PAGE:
- Biden-Putin call lasts an hour, no breakthrough seen
- Kremlin says no ‘substantial answer’ on key concerns
- More nations tell citizens in Ukraine to get out now
- Thousands march in Kyiv, chanting ‘Glory to Ukraine’
WASHINGTON/MOSCOW, Feb 12 (Reuters) – U.S. President Joe Biden told Russia’s Vladimir Putin on Saturday that the West would respond decisively to any invasion of Ukraine, adding such a step would produce widespread suffering and isolate Moscow.
In the latest effort to manage growing hostility, the two men spoke by phone for an hour a day after Washington and its allies warned that the Russian military, which has 100,000 troops massed near Ukraine, could invade at any moment. Moscow has dismissed those warnings as “hysteria.”
Neither side said there had been any breakthroughs. A senior Biden administration official said the call was professional and substantive, but that there was no fundamental change.
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The Kremlin said Putin told Biden Washington has failed to take Russia’s main concerns into account, and it had received no “substantial answer” on key elements including NATO’s expansion and the deployment of offensive forces to Ukraine.
The senior Biden administration official said it was unclear whether Putin was committed to diplomacy even as he agreed to stay in touch with Biden.
The call took place as Israel, Portugal and Belgium joined the list of countries that have urged their citizens to leave Ukraine immediately.
The U.S. State Department ordered most of its embassy staff to leave Ukraine. The Pentagon said it was withdrawing about 150 military trainers.
Australia said on Sunday it was evacuating its embassy in Kyiv, with Prime Minister Scott Morrison calling on China to speak up for Ukraine and not remain “chillingly silent” as Russia massed military forces on its border. read more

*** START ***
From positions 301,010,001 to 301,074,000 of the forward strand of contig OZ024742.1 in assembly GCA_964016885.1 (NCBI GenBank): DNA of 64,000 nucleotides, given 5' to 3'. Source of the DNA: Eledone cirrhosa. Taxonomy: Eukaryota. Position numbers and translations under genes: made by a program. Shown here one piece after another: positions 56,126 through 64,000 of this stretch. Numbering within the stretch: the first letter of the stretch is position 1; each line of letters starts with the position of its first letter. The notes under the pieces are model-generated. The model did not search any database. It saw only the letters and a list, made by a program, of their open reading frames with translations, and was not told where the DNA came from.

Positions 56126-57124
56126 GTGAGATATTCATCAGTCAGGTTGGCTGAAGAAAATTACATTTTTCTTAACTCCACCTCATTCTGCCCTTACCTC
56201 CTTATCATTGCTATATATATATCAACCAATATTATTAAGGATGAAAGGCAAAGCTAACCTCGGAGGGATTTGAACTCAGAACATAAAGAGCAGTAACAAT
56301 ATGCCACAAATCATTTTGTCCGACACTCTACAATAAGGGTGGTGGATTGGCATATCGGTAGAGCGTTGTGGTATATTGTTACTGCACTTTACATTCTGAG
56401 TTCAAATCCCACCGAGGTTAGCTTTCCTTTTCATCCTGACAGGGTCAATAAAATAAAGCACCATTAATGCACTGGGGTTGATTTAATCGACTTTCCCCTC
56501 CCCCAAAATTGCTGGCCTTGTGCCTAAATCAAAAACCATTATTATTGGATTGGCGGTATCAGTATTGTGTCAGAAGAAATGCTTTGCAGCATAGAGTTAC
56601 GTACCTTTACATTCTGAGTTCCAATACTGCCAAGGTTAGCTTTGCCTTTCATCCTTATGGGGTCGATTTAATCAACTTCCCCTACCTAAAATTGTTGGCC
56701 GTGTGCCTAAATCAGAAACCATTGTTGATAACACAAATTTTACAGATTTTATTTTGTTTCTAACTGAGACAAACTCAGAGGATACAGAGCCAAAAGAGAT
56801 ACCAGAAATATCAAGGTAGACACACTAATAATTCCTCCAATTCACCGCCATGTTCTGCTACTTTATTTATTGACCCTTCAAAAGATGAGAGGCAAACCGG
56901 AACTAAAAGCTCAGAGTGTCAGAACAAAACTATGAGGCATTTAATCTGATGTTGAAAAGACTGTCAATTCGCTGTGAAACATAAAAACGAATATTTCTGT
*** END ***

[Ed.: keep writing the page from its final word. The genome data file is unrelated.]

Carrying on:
Morrison’s comments to a news conference followed criticism by China of a meeting of the U.S., Australian, Japanese and Indian foreign ministers last week in Melbourne. read more
“The coalition of autocracies that we are seeing, seeking to bully other countries, is not something that Australia ever takes a light position on,” Morrison said.
Biden was due to compare notes with French President Emmanuel Macron, who spoke with both Putin and Ukrainian President Volodymyr Zelenskiy on Saturday, according to the White House. Biden’s top military and diplomatic officials held calls with their Russian counterparts.
Putin also spoke with Alexander Lukashenko, leader of Ukraine’s northern neighbor Belarus, which is engaged in major joint military drills with Russia.
After Macron’s call with Putin, a French presidency official said there were no indications from what Putin told Macron that Russia is preparing an offensive against Ukraine.